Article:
Figure 3: Station locations versus EDGAR CO2 totals.

Do you have plans this Sunday? If so, bring an umbrella, just in case.


Cerveny, Randall S, and Robert C Balling. 1998. “Weekly Cycles of Air Pollutants, Precipitation and Tropical Cyclones in the Coastal NW Atlantic Region.” Nature 394 (6693): 561–63.

European Commission, Joint Research Centre (JRC)/Netherlands Environmental Assessment Agency (PBL). 2009. “Emission Database for Global Atmospheric Research (EDGAR), Release Version 4.2.”

Rosenfeld, Daniel. 2000. “Suppression of Rain and Snow by Urban and Industrial Air Pollution.” Science 287 (5459). American Association for the Advancement of Science: 1793–96.

4 Responses to “Sunday Blues”

  1. Alex Shabala

    Despite the fact that it rained this past Sunday, I have a feeling Chris might be right.

    I re-ran the analysis with TAMSAT (1980-2014), and the variance was minimal (<6%). Despite the fact that it is satellite derived (and all the problems that come with that), I would expect more of a signal if this was a real-world phenomenon.

    The hypothesis in the office is that more remote stations (e.g. Northern Cape) were the first to go automated, and urban locations persisted with manual stations for longer. Sadly, SAWS doesn’t seem to have any station metadata available, so I can’t separate the types of measurements.

  2. Mark Tadross

    This was really interesting to read and I was scratching my head about the Friday question. If SA was predominantly Islamic I might have been convinced ! I think Chris might be on to something, but I would have expected that those stations where observers are away for the weekend would more likely be in rural areas, not coincident with CO2 emissions. Maybe my understanding of what would draw observers away needs re-examining 🙂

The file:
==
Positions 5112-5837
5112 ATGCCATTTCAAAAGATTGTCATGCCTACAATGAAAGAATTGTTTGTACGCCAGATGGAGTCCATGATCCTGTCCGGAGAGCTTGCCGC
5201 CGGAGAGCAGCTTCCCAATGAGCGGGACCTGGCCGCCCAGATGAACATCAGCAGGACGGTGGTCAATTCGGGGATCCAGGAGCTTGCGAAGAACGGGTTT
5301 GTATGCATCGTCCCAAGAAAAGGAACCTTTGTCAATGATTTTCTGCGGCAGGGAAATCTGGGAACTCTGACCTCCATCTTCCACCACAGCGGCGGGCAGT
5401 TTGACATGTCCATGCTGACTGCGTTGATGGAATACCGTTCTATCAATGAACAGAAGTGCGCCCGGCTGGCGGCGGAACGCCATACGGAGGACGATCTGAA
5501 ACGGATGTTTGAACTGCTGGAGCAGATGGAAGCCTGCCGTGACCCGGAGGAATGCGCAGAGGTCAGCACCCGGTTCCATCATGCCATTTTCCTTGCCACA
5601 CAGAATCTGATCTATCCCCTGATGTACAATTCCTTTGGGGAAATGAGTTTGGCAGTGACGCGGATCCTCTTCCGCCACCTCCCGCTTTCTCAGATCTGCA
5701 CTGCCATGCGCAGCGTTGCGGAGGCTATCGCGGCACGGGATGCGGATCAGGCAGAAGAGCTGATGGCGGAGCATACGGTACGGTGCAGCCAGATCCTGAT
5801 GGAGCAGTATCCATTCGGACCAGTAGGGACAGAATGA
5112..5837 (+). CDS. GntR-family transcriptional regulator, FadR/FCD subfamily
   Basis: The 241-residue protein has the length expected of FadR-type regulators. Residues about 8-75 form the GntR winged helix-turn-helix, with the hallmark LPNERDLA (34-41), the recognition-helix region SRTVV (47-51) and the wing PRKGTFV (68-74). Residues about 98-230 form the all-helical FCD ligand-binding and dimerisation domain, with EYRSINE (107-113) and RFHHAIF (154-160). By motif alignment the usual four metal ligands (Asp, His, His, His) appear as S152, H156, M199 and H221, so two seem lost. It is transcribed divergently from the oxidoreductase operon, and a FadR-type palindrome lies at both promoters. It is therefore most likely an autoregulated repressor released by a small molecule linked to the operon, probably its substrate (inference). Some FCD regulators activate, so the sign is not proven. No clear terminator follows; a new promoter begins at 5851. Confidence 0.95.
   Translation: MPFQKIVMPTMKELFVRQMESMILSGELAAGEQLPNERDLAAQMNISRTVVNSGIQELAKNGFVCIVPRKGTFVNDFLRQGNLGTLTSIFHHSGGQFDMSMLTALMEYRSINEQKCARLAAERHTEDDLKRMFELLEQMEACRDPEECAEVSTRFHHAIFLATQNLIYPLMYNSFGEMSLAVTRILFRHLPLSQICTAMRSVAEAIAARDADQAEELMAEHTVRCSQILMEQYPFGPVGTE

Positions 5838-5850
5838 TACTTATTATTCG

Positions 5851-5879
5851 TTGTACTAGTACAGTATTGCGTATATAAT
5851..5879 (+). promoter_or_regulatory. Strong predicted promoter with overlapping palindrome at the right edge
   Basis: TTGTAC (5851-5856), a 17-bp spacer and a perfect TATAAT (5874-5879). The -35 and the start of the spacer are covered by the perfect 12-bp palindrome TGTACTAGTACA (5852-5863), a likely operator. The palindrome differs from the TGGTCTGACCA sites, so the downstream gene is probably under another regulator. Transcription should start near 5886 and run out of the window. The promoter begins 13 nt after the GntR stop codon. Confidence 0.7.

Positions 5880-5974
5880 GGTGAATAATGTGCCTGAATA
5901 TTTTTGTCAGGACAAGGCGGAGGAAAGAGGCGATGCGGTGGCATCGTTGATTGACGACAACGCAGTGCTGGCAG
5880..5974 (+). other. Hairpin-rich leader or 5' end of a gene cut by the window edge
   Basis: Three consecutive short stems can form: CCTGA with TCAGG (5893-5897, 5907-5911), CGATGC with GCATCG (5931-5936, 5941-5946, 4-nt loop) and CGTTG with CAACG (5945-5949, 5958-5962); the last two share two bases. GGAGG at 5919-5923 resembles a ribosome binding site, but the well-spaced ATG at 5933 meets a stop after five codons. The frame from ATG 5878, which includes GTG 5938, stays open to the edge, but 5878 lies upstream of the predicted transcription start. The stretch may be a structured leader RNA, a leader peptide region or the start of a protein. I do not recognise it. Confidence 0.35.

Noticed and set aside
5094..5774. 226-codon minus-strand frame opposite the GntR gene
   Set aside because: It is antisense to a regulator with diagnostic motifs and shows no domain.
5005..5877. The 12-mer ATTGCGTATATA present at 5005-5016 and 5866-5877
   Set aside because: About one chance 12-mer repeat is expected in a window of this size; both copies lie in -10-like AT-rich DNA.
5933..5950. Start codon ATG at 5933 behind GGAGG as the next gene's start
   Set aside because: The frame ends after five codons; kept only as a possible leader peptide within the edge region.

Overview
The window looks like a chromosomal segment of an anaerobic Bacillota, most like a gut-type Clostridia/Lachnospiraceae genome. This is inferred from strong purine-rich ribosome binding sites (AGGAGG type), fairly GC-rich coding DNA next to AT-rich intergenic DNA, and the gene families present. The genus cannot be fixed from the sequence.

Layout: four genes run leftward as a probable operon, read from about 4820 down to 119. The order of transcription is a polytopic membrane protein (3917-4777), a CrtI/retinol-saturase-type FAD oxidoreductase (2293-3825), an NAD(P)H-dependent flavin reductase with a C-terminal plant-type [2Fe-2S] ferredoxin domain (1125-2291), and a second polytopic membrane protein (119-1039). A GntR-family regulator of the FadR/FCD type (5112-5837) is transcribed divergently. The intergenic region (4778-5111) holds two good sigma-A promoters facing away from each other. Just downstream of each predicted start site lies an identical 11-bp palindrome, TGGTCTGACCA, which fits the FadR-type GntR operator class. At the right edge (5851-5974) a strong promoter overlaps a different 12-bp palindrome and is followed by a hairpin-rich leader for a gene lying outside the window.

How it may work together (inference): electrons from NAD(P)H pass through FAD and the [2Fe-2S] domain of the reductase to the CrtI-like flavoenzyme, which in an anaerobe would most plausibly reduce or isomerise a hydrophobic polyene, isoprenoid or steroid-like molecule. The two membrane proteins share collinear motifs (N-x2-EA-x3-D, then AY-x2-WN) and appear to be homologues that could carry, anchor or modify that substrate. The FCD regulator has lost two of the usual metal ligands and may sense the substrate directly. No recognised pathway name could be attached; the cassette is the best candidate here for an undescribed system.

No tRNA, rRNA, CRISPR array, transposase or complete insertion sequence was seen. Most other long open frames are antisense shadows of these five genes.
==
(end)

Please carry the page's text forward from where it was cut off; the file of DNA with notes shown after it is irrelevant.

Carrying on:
3. Chris Jack

    Really interesting analysis… but I’m not convinced! Its too neat and the Friday behavior is odd. The first thing that jumps to mind is that we know there are often problems with manual observing stations on weekends. Manual observations are taken at 8AM so rainfall measured at 8AM on saturday is recorded as Friday’s rainfall. But for some stations there is no-one manning the stations on the weekends so you get very low rainfall measured on the weekend and a lot of rainfall on “Sunday” (aka, Monday morning) which is what your analysis shows. I suspect you are hitting these stations in the analysis. The co-location with urban centers is likely related in some way or spurious.

    It’s also really hard to think of a physical mechanism for frontal rainfall links to pollution as under frontal conditions the polluted air is whipped away so quickly it wouldn’t have a chance to play a role.

    Would be really nice to see the analysis repeated with pure satellite data like TRMM or a satellite/station merging where stations data is only used for monthly climatological bias correction (ARC, TARCAT I think)

    Perhaps what you have hit on is a very useful quality control metric for us to implement.

  4. Bruce

    As an example of inquiry driven analysis, this is really great! Warrants unpacking into a short paper! The Friday question is really interesting …. is it lag (how so?) or accumulation of an effect (and why 5 days) or feedbacks, or …

    (Now can you also tell me: is the nature of cold fronts are changing; why it rains more on the lee of table mountain; and is to co-behaviour of ENSO, AAO, and MJO the determinant of seasonal variability in TTTs?)